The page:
I’m definitely not at the point where I can seriously start working on Going Hunting. I haven’t even killed a fish yet, after all. But I wanted to read this, to SEE this, even at a distance, just to see where I’m at with it. Taking my temperature, so to speak. If my long-term goal is to be able to competantly hunt and kill my own food, the first tiny micro-step in that is to be able to look at what comes after – the process, with all its blood and smells and mess, of dressing and butchering a carcass – with open eyes.

It’s a tiny step. But it’s a step.

Meliad the Birch Maiden.

Blackout Day on the Internet (cross-posted to Syrens)

So. January 18th, 2012. Blackout Day on the Internet.

Basically, because of SOPA and PIPA threatening to wipe out free speech on the internet, a bunch of websites, big and small, have locked their contents for the day and left a note for their readers/users/contributors/etc explaining why.

No, actually, I’m not being hyperbolic about this. Watch this video for details (the last minute of the video is probably most important in relation to this post):

I support this black-out. It’s meant to show people – people who might otherwise not pay attention to something about Hollywood – what the internet could end up looking like if these laws get passed.

However, I’m also in Canada and thus, like everyone else outside of the U.S. (who none the less uses U.S.-based (either by owner or by ISP) websites), I’m pretty-much stuck.
Their vaguely-worded, heavy-consequence-bearing would-be laws would screw the rest of us, too, but we don’t have a political voice (or perhaps a political ear?) to harass their congress into stopping it.

See… Here’s the thing. In theory, this is about the entertainment industry having cart blanche to shut down any website (entire site – as in all of WordPress, not just one blog) they’ve decided is violating copyright laws in some way (like, say, someone posts a video of themselves recreating a Lady Gaga video in their livingroom). But it has the potential to be grossly abused both in the U.S. and as a model for laws passed elsewhere[1].

This is why people are so (rightly) up in arms about this. And this is why, if you live in the U.S., the rest of us would really appreciate it if you’d get on the phone (or the email, or the twitter feed, or the snail mail, or all of the above) to your congress-person/senator and tell them in no uncertain terms that you do NOT support these laws and don’t want to see them pushed through. even has a handy pre-fab letter you can send in directly (hey) via the internet.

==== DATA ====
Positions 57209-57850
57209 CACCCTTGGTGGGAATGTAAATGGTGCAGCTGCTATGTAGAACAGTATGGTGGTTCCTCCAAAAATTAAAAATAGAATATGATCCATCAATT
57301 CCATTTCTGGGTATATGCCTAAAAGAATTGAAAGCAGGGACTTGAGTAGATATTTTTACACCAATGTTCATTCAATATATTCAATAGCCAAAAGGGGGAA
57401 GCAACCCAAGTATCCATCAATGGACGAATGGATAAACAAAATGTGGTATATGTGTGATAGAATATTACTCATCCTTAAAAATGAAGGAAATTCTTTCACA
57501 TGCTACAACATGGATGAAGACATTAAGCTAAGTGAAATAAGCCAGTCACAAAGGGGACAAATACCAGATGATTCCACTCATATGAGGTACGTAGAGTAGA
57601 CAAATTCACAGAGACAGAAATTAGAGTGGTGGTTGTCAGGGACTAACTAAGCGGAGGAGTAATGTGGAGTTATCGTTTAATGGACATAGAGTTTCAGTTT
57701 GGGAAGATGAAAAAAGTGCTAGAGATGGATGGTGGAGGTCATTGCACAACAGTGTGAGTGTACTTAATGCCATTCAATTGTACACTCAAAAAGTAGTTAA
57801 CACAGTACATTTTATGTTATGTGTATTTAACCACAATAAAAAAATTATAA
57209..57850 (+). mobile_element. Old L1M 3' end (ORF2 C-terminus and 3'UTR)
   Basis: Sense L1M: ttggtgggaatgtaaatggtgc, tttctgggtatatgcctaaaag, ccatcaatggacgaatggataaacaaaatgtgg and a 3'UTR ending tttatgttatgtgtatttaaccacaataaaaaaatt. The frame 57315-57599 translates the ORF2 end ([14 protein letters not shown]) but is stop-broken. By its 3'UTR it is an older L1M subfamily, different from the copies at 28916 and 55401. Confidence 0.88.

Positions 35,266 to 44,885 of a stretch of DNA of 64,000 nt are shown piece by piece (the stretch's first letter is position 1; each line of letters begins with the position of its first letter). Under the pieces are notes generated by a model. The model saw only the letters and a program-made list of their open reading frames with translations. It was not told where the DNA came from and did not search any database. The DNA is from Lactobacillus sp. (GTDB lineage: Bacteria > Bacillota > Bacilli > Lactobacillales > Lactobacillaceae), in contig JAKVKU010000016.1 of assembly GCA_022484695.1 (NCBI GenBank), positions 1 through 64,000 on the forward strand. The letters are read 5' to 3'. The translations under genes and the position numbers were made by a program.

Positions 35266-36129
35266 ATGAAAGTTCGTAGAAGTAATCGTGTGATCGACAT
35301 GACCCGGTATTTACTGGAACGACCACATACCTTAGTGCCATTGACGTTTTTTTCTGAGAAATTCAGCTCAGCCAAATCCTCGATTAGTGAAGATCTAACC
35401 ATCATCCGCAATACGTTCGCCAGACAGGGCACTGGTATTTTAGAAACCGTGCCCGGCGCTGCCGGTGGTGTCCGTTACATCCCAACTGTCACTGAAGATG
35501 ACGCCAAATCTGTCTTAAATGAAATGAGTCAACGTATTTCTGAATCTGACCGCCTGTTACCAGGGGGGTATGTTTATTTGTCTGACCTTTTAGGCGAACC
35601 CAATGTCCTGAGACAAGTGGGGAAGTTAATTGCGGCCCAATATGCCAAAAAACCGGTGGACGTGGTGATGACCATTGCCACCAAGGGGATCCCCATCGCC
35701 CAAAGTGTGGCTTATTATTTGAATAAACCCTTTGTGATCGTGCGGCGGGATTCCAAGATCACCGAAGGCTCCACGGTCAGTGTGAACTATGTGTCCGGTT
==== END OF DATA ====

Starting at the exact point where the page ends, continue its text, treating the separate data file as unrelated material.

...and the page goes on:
Go forth and save us all.

Thank you, (no, really, THANK YOU),
Meliad, the Birch Maiden

[1] Like here, not to put too fine a point on it.

Cheese Recipes (just a link)

So this is a fly-by posting. Basically:

Hey, look! Cheese Recipes that you can make at home! 😀

Note: I have not actually tried any of these (though one of my friends tells me that you get a lot more panir if you use raw, whole milk than if you use, say, pasturized homogenized milk, just FYI).


Urban Foraging – Some Links

So things are kind of wild around my place just now.
As such, for the moment, I’m just going to hand you a couple of links talking about urban foraging.

My garden is kind of suffering at the moment. I’ve been throwing eggshells into my various large planters, in the hopes of giving my sqaush, tomatoes, and beans a bit of a calcium boost, but it doesn’t seem to be working. (Next year, I’ll be adding a healthy dose of bone meal to all my large planters, going with a bush-delicata squash (only one, I suspect), and inter-planting the squash with the beans).

In the next few days, I’ll be collecting choke cherries and wild grapes (apples will come later, I think, though if I had a ladder, I could probably snag some from the tree around the corner right now), as well as harvesting the radishes from my balcony garden (I want to try pickling a bunch of them, if I can). For now, though, I’m going to take a walk over to Arts Court to check out their Will Work For Food art garden, to see what’s going on over there.

Beyond that, have some links!

Foraging for Wild Berries in the City (Toronto)